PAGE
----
There are other policy tools practiced by the opposition outside of Russia, including, for example, public shaming of individuals in Russia complicit in human rights violations (which certainly includes political murders), corruption, and criminal business activities. Shaming creates an operational background for more far-reaching projects such as the “Baza” database by the Free Russia Forum on public servants, judges, and security officers involved in oppressing the freedoms and rights of Russian citizens. Similarly, the “Dossier” project by Khodorkovsky’s Open Russia Foundation has the aim of tracking and reporting the illegal activities of people directly connected to Putin’s regime. The information from these resources is expected to be used for pursuing criminal cases in both Russian and international courts. Another project of the Free Russia Forum, “Putin’s List,” aggregates data on the closest members of Putin’s inner circle. Its categorizations can also serve as support in criminal investigations.
Foreign pressure, which very much includes that stemming from or led by Russians, might create preconditions for the much-awaited regime crack. In the eyes of many of the leading figures in the external opposition, this burst will hardly remain bloodless. In Tyutrin’s prediction, the:
“…revolutionary scenario is one of the possible options, along with a global foreign policy defeat of the regime, or Putin’s step-down. At any rate, it is absolutely clear that electoral procedures give no chances for regime change in Russia at all.”
As for practically implementing projects that seek Russia’s long-run transformation, the opposition abroad counts mainly on the global Russian diaspora, which has been growing year-on-year for a while. According to proekt.media estimates, in 2017, 337,000 Russians left the country, which is triple the 2012 numbers. One report reported that in 2018 one third of Russians aged 18 to 24 sought to move away from Russia. For Tyutrin, the basic strategy of a segment of their activities boils down to the creation of:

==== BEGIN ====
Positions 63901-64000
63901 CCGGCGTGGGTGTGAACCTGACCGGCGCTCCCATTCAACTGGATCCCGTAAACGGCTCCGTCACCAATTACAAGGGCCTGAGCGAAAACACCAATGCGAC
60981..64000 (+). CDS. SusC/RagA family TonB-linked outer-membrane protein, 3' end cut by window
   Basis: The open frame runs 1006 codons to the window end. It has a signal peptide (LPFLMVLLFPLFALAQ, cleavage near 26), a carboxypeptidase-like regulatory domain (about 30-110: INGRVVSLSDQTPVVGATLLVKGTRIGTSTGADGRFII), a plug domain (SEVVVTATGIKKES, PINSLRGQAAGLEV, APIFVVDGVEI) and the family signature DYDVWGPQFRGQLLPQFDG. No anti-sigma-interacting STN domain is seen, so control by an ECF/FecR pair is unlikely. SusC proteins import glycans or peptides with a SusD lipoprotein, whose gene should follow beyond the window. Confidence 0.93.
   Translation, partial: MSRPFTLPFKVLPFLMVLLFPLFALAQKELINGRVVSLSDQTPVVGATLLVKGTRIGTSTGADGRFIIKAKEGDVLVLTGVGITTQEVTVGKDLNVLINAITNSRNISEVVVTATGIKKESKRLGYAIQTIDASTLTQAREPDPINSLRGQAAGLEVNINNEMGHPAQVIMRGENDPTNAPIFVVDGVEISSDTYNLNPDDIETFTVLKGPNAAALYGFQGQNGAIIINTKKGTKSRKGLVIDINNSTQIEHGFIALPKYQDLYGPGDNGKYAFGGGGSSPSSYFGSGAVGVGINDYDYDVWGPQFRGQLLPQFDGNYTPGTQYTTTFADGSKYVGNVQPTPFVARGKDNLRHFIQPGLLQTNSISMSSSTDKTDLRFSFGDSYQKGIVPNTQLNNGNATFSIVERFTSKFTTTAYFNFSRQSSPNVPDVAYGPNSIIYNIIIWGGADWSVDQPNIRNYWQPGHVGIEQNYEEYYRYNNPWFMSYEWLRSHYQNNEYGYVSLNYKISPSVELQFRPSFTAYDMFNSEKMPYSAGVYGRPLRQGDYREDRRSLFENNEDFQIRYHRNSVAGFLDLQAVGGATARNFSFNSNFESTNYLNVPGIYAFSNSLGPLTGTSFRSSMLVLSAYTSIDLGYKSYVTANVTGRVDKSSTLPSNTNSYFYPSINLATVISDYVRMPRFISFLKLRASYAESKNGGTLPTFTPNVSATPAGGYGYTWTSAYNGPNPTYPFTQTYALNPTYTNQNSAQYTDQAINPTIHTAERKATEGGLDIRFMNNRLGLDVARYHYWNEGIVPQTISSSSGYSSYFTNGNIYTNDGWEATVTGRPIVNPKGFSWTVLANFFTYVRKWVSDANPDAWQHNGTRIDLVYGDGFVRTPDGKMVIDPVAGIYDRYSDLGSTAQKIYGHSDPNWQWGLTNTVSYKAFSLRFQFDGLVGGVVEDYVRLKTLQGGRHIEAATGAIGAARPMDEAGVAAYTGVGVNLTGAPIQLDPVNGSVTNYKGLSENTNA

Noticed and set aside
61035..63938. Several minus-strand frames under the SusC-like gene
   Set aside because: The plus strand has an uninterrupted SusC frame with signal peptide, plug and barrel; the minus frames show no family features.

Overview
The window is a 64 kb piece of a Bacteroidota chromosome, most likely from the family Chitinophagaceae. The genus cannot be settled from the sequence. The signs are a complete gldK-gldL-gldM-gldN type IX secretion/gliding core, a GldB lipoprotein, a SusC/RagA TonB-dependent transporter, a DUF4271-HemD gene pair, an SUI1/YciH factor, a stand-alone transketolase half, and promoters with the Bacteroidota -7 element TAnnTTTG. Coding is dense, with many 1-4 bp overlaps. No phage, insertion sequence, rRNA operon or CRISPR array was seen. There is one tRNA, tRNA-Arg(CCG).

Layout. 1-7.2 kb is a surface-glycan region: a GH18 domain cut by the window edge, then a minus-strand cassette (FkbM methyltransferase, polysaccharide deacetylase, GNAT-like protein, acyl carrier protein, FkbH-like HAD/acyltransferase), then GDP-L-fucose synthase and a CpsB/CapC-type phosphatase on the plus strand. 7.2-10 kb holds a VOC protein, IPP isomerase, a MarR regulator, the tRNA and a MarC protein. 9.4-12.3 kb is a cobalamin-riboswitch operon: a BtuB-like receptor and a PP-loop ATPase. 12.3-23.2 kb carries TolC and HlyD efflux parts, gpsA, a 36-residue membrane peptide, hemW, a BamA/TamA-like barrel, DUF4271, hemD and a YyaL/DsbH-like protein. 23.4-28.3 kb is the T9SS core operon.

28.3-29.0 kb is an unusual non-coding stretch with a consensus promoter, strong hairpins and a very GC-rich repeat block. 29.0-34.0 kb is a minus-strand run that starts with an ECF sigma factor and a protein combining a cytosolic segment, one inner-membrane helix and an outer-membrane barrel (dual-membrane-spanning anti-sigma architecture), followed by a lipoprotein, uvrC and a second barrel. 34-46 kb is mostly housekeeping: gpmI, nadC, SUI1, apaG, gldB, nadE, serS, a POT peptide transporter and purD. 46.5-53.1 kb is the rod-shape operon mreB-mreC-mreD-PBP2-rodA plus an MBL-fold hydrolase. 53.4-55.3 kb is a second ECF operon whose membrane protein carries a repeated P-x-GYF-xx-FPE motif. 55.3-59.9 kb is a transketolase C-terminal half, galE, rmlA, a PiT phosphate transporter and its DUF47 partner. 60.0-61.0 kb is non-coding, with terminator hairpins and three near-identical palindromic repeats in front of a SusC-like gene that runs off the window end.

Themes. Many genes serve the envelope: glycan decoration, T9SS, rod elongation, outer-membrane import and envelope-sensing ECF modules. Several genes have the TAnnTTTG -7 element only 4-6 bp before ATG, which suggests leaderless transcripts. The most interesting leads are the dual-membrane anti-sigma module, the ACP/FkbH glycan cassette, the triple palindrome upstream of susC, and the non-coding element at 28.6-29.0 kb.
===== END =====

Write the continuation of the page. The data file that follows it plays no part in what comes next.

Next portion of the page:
“…a community of Russian professionals who under the condition of the fall of the regime might come back and implement the transition to democracy… We need a few thousand professionals from all over the world with a certain set of values.”
He added that the Steering Committee of the Free Russia Forum might be seen as a prototype for a new government in Russia.
A Different “Russian World”
One of the arguments most frequently resonating in public pronouncements of the émigré opposition is their investments in and contribution to the maturing of an alternative “Russian world” across Europe, which would be the most convincing illustration of the European status/identity of Russia. As Kasparov claimed,
“…riddance of the most awful model of Putin’s ‘Russian world’ is part of the struggle for a healthy humankind, since the virus mockingly named ‘Russian world’ prevents us from developing. The real ‘Russian world’ is the Russian intellectual contribution to literature, art, and science over the last two centuries.”
Due to largely conflictual Russian relations with the West, institutions like the Boris Nemtsov Fund or Free Russia Houses in Poland and Ukraine not only aggregate different community initiatives, but also play an important role in representing a differently minded Russia for whom Europe is a source of inspiration, and whereby Ukraine might serve as an example of political activism from below. Dissidents’ voices might also be important contributions to debunking the narratives by the so-called “Putin understanders” in Europe, translated, in particular, through European Kremlin-friendly media (for example, through the Russian service of Deutsche Welle).